During a recent visit to Poland, Indonesia’s Coordinating Minister for Maritime Affairs Luhut Binsar Pandjaitan made headlines when he talked up the prospects for defense ties between Jakarta and Warsaw. His comments reflect continuing efforts by the two countries to explore additional opportunities for military cooperation.
Indonesia and Poland do have an existing defense relationship, though progress has tended to be much slower than the headlines suggest. During the past two decades, Poland had sold Indonesia a number of military platforms that have been made in Poland and delivered to the Southeast Asian state, including aircraft and air-defense systems.
Both sides have also previously explored further collaboration. For instance, in September 2013, when former Indonesian President Susilo Bambang Yudhoyono made a state visit to the country, the two countries said they were planning on expanding cooperation in a range of areas including defense industrial collaboration as part of a broader effort to boost bilateral trade. At the time, Air Chief Marsal Djoko Suyanto, the coordinating minister for legal, political, and security affairs, had suggested that there could be joint production of Polish military equipment, including aircraft, helicopters, combat vehicles, and aircraft, involving Indonesian state-owned enterprises.Enjoying this article? Click here to subscribe for full access. Just $5 a month.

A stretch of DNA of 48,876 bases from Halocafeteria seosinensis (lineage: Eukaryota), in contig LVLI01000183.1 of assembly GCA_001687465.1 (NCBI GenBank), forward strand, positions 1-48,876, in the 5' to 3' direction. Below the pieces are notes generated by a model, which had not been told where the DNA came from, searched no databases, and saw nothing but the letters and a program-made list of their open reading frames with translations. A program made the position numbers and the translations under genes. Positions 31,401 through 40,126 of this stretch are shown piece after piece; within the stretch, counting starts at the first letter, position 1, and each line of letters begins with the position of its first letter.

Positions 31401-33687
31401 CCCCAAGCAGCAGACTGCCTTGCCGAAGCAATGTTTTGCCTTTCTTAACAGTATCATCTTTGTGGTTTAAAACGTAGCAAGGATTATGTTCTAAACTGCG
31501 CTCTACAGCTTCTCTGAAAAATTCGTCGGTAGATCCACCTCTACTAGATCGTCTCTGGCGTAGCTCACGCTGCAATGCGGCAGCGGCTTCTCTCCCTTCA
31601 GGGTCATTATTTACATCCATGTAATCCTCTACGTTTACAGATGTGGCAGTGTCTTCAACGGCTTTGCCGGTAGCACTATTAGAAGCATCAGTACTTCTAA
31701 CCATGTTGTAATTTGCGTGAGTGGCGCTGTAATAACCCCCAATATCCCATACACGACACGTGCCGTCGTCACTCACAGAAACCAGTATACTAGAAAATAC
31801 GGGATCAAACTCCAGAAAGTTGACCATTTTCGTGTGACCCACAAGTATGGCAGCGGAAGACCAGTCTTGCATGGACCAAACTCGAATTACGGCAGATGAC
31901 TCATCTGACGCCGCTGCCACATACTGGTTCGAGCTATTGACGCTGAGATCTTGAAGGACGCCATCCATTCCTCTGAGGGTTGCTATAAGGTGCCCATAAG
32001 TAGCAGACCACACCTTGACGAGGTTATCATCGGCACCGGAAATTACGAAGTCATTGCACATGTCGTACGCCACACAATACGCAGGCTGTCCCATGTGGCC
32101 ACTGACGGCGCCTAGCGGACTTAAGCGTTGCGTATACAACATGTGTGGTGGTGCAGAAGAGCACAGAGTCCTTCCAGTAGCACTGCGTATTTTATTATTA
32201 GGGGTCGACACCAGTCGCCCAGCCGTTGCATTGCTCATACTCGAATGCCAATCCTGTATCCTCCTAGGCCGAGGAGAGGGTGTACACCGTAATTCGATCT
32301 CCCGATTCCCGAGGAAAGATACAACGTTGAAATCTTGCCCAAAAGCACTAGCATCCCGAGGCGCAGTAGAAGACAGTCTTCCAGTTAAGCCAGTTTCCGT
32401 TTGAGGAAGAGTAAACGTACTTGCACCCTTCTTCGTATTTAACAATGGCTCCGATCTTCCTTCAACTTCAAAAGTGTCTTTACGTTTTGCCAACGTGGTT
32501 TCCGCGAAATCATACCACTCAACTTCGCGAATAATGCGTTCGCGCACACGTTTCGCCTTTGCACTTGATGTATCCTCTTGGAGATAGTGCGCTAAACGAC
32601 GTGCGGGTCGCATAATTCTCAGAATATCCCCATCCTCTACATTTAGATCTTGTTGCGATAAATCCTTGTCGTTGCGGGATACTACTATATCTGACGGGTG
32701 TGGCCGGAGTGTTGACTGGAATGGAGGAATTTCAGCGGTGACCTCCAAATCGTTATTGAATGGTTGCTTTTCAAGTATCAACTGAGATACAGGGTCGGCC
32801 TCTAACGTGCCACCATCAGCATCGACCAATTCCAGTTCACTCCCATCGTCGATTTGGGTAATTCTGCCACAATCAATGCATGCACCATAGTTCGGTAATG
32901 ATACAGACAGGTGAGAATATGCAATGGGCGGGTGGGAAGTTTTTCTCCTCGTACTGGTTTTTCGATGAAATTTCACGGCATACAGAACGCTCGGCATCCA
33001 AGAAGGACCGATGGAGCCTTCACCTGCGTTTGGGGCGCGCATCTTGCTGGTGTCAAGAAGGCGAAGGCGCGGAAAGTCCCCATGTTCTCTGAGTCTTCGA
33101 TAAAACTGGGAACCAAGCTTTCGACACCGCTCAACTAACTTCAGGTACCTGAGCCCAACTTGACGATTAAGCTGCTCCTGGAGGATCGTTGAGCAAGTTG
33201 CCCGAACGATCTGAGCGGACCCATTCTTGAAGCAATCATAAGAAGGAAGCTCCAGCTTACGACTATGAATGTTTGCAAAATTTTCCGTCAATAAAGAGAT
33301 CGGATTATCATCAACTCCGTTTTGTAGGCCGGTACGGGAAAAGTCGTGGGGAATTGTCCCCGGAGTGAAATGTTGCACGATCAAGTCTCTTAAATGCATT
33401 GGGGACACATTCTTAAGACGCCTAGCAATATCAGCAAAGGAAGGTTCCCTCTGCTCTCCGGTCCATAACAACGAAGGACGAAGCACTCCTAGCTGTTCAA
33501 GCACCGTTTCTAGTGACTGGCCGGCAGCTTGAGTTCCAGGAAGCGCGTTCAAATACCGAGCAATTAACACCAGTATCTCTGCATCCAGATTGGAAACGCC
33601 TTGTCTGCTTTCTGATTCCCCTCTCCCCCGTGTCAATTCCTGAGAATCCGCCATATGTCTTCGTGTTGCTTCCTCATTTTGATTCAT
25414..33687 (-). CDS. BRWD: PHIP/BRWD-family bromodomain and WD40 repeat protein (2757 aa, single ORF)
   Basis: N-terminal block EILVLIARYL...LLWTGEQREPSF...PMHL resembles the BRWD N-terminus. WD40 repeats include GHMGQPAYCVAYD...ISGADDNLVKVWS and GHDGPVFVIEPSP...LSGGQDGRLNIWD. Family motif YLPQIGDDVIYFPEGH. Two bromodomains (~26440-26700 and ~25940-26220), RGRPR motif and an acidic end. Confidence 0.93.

That effort appears to be continuing under the Jokowi administration as part of broader ties. In May, on the sidelines of China’s One Belt One Road summit, Jokowi met with Polish Prime Minister Beata Szydlo, the first meeting by the heads of state of the two countries. The meeting focused mostly on economic and people-to-people cooperation, from increasing tourism numbers to support for the Indonesia-European Union Comprehensive Economic Partnership Agreement (IEU-CEPA) negotiations.
But maritime cooperation was also a focus, though few specifics were disclosed about exactly what was being envisioned and what implications there might be for defense ties if any. In a press statement, Jakarta said that the maritime cooperation would be in line with Jokowi’s global maritime fulcrum initiative which includes a focus on developing the country’s maritime infrastructure.
Then, last week, from June 8-10, Indonesia’s Coordinating Minister for Maritime Affairs Luhut Binsar Pandjaitan visited Poland as part of an invitation from the Polish government to speak at the 5th International Maritime Congress. During his trip, he largely discussed areas of economic collaboration, including direct flights from Indonesia to Poland and exploring energy cooperation between the two countries.
But defense issues were in the mix as well, with Pandjaitan meeting with Deputy Defense Minister Bartosz Kownacki. He later highlighted the fact that Indonesia’s state-owned firms, such as PT PAL and PT PINDAD, could cooperate with their Polish counterparts. He also added that Indonesia’s military radar technology could be developed through partnership between the Bandung Institute of Technology (ITB) and Polish company Pit-Radwar.
Whether or not any of this eventually takes off remains to be seen. But given the recent momentum in the overall relationship, it is worth keeping an eye out for what this might mean for the defense ties as well.